NCAA

Defenseman Matt Landis Leads the Way for Notre Dame

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Via Inside Lacrosse

Did you watch the NCAA Lacrosse Quarter Finals and nearly hold your breath the entire time? It was a stirring game, for sure, and it was exciting because of one player in particular – defenseman Matt Landis. Without Landis, the Notre Dame Fighting Irish couldn’t have pulled off their heart-crushing 14-10 win over The University of Albany’s Great Danes. The Fighting Irish ended the hopes of the Great Danes advancing for now two years in a row, and that couldn’t have happened without the strength and strategy of this team.

Inside Lacrosse reports that Matt Landis had a lot up against him. He was challenging a star player, Kyle Thompson. But what Landis did for his team is that he didn’t back down. He played an extremely physical game that really put Thompson to the test. Landis made it quite challenging for Thompson to get through and his reward for his effort was to be the first defenseman of the year name the Epoch/LM Player of the Week.

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Matt Landis won the Epoch/LM Player of the Week.

In part, that’s because Landis knew what to expect from Thompson. Landis is known to study his opponents, and he knew he couldn’t go up against Thompson without being as prepared as possible. Landis really stepped up for the Fighting Irish by playing a strong, physical defense that even the Great Danes noted was a challenge to them throughout the game.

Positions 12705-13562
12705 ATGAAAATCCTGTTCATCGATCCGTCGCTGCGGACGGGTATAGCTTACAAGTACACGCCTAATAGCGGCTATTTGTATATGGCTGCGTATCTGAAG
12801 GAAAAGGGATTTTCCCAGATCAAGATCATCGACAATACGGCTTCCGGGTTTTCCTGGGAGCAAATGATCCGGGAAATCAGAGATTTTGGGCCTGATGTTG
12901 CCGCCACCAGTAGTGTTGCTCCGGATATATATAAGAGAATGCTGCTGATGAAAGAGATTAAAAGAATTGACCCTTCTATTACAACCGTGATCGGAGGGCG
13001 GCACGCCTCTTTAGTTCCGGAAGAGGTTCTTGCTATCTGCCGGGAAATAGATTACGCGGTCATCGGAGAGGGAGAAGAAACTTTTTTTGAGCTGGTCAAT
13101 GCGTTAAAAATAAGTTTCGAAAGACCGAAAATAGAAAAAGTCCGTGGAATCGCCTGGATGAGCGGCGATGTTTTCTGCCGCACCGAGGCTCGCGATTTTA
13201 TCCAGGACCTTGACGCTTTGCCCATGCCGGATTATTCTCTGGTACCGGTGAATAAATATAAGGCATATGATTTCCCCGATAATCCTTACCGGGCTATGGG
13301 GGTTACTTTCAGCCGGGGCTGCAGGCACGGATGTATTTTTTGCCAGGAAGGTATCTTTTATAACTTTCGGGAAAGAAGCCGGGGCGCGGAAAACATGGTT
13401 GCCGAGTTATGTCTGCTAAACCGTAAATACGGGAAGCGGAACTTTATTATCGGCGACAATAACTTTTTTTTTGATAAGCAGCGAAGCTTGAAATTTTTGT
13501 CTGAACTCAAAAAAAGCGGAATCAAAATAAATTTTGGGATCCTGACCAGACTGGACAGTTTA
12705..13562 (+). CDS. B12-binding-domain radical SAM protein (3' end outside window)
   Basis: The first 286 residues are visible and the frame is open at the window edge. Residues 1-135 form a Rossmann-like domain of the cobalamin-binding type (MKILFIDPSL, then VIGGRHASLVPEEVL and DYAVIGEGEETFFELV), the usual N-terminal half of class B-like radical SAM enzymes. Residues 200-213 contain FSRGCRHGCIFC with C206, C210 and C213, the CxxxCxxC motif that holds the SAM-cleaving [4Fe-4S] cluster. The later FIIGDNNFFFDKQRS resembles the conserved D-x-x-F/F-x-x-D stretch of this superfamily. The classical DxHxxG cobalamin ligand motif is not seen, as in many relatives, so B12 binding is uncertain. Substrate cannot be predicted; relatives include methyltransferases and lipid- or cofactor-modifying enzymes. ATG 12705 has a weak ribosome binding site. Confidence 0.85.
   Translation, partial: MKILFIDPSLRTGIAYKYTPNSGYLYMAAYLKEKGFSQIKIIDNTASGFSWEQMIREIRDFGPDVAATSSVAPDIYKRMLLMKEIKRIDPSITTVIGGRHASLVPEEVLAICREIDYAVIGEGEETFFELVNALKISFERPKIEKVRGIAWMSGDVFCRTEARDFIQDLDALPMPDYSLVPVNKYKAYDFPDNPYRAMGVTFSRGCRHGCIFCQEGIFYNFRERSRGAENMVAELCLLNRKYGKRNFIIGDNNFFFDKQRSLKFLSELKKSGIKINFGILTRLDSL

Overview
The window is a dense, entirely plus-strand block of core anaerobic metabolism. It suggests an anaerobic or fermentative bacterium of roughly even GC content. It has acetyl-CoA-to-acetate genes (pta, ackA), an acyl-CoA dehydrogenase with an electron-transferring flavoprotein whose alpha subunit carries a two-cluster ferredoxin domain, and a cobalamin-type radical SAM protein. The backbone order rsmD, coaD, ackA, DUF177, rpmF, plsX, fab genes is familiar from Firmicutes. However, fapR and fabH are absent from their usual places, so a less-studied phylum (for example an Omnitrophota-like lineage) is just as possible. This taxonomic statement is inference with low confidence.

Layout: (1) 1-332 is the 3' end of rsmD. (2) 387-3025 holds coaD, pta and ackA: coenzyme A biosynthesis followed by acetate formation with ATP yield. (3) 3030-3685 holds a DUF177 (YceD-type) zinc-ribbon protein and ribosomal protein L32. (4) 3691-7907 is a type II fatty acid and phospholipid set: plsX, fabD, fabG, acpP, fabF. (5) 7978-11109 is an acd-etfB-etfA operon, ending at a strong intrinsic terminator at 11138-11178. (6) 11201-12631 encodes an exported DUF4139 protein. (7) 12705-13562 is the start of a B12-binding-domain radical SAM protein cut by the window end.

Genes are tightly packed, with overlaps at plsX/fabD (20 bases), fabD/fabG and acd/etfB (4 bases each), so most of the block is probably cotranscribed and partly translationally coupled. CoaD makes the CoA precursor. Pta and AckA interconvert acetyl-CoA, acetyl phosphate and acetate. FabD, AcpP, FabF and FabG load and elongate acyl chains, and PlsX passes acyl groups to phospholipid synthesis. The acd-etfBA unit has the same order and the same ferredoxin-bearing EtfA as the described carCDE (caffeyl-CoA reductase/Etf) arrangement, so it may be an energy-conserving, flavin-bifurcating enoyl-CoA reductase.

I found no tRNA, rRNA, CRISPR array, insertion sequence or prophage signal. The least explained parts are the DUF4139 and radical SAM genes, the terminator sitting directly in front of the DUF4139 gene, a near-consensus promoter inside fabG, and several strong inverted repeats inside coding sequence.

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Matt Landis makes us all want to watch more college lacrosse – and we’ll be doing it quite soon as the Fighting Irish advance to the Final Four game. There are other Notre Dame players to look out for too – including Segio Perkovic, who made four goals during the NCAA Lacrosse Quarter Finals and Connor Doyle (Gilman) who had three goals. Look out for the powerhouse that is Landis and his teammates to help his team go after their first NCAA Championship title.

Matt Landis Tops ACC Defenders

matt landis lacrosse

After capping off a successful 2015 regular season, members of the Notre Dame Lacrosse team are starting to receive a number of accolades. Chief among them is one of the team’s mainstays, Matt Landis. Last week, the Conference coaches honored the Notre Dame’s junior by naming him the Atlantic Coast Conference’s Defensive Player of the Year in Men’s Lacrosse. The New York native had twice been named conference defensive player of the week and started all twelve games on a team that has allowed opponents a miserly 9.1 points per game. Notre Dame’s coach Kevin Corrigan praised his defenseman saying “Since his sophomore season, he has developed into a complete and multi-faceted defender and has been a consistent and steady player all year long for us. Matt plays with a relentlessness that has been a key for our success throughout the season.” Landis is also a finalist for the 2015 Tewaaraton Award which goes to the nation’s top collegiate lacrosse player.